What is Personal Services Income?
You may have heard of the term “Personal Services Income” and like most people, you could be confused as to what it actually means for you and your business. Below are some general guidelines as to the background behind it and the outcomes the ATO are trying to achieve:
In 2000, the ATO introduced Personal Services Income (PSI) rules. The reason being, there was a growing trend for professionals to resign their employment, establish a business and provide consulting services to their ex-employer.
In addition to this, such professionals availed themselves of the ability to split income by employing their spouse or other related parties. They provided them with plant and equipment e.g. Motor Vehicles to undertake non-technical work and thereby reducing the overall tax paid on the gross fees received.
The ATO is concerned on two levels:
- The Income tax that they were receiving, on these gross fees was less under these arrangements, and
- The timing of receipt of payments had shifted from monthly to annually
In 2000, the ATO introduced legislation which was designed to put a stop to these arrangements.
The crux of the legislation says that no matter how a professional chooses to set up their affairs (company, trust or any other business arrangement), the PSI rules ensure that the income generated, end up in the professional’s personal Tax return. What’s more, if the entity is carrying on multiple businesses, these rules apply to each business type and each professional individual working within that business.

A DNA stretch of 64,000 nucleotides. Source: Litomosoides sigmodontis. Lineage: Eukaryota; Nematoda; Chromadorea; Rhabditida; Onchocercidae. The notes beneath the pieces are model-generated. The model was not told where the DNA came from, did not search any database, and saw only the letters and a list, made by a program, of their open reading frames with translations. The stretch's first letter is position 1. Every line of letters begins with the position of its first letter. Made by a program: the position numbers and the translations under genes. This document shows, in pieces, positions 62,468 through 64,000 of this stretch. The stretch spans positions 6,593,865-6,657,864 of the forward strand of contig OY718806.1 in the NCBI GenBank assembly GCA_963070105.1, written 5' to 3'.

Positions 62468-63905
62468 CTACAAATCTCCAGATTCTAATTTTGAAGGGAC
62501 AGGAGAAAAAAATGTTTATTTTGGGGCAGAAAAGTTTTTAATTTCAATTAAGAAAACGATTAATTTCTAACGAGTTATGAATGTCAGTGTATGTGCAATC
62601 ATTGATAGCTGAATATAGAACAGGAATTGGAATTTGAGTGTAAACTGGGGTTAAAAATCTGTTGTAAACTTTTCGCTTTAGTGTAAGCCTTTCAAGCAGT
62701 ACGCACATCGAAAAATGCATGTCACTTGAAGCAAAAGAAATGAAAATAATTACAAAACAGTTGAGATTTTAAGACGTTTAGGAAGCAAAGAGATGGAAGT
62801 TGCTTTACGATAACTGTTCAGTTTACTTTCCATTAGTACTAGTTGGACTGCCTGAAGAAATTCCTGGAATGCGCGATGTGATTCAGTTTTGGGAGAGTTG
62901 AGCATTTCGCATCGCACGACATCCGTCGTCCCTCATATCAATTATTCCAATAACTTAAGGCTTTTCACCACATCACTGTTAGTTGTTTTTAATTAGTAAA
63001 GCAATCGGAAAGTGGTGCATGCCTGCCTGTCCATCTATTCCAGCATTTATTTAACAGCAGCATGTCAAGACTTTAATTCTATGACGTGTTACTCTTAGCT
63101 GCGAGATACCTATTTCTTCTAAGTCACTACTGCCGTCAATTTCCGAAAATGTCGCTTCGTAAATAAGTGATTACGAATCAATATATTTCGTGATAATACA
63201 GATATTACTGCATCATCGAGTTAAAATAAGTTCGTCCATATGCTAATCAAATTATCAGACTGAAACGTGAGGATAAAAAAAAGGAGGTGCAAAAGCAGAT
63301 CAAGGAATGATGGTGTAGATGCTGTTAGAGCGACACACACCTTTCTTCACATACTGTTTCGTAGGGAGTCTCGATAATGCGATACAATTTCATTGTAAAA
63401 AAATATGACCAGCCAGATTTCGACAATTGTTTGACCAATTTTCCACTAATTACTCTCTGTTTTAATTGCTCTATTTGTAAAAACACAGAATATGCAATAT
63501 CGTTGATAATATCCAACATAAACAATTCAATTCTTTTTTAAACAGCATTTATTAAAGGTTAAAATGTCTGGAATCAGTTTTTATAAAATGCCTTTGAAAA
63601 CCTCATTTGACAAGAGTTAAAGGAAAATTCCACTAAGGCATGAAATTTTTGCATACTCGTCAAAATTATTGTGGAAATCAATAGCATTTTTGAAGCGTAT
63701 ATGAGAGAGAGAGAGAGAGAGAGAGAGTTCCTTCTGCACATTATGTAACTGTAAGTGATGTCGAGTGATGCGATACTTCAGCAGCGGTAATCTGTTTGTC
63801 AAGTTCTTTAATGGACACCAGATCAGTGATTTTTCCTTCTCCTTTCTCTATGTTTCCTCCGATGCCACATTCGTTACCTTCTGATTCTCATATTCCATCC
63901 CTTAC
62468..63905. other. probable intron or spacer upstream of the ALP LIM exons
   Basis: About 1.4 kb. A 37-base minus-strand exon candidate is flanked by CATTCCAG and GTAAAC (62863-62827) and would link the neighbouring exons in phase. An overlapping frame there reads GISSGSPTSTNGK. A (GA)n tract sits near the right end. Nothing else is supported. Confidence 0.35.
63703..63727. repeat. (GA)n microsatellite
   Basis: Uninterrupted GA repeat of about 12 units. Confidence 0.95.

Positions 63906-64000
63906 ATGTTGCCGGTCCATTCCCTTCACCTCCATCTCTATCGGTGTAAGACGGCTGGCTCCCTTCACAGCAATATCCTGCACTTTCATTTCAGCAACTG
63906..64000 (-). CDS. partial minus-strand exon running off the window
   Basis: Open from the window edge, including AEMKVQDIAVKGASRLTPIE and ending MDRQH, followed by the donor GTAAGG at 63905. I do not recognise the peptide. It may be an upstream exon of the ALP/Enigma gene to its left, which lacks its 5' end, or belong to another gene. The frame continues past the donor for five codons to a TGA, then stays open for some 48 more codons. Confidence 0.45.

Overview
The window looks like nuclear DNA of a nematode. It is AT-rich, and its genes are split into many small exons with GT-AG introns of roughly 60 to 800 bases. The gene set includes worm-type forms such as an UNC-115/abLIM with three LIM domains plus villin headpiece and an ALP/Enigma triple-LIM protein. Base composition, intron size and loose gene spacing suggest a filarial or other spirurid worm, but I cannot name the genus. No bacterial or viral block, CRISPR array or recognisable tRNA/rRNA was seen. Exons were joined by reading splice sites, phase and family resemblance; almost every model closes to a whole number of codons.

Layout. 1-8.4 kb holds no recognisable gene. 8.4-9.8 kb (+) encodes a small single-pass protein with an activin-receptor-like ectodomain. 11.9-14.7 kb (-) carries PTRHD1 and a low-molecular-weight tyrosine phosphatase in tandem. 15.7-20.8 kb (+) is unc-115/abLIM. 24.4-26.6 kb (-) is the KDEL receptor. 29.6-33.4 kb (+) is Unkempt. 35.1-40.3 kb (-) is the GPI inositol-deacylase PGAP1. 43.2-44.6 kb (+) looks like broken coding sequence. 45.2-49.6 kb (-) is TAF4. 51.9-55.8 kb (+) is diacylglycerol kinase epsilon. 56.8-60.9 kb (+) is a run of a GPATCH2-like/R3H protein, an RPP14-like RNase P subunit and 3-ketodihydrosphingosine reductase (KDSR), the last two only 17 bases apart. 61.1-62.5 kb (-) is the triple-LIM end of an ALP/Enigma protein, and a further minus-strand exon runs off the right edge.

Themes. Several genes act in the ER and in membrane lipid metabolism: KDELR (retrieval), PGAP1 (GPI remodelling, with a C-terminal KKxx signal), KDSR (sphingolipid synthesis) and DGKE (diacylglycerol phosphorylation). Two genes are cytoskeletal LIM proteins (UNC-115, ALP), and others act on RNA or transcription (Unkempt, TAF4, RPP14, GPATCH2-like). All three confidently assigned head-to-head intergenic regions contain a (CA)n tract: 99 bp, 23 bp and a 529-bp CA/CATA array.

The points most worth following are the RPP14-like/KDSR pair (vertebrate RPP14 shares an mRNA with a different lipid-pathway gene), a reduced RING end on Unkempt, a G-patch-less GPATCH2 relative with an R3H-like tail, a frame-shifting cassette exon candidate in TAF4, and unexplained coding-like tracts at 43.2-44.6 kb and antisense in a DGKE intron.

Principally if you are subject to PSI rules, Income Tax is generally required to be remitted to the ATO either monthly or quarterly and the following deductions are not available to you:
- Rent, Mortgage Interest, rates and Land Tax
- Payments i.e wages or super contributions made to associates for work or incidental work not central to meeting contract obligations.
In the case of Personal Services Income Businesses (PSB) where there are individuals providing PSI, but are supported by staff and contractors of equivalent numbers or more, undertaking the same professional work, then different rules apply. The ATO is currently redrafting guidelines around how payments to principals of these businesses can be made to ensure that the entities remain of “low-risk” in the eyes of the Tax office.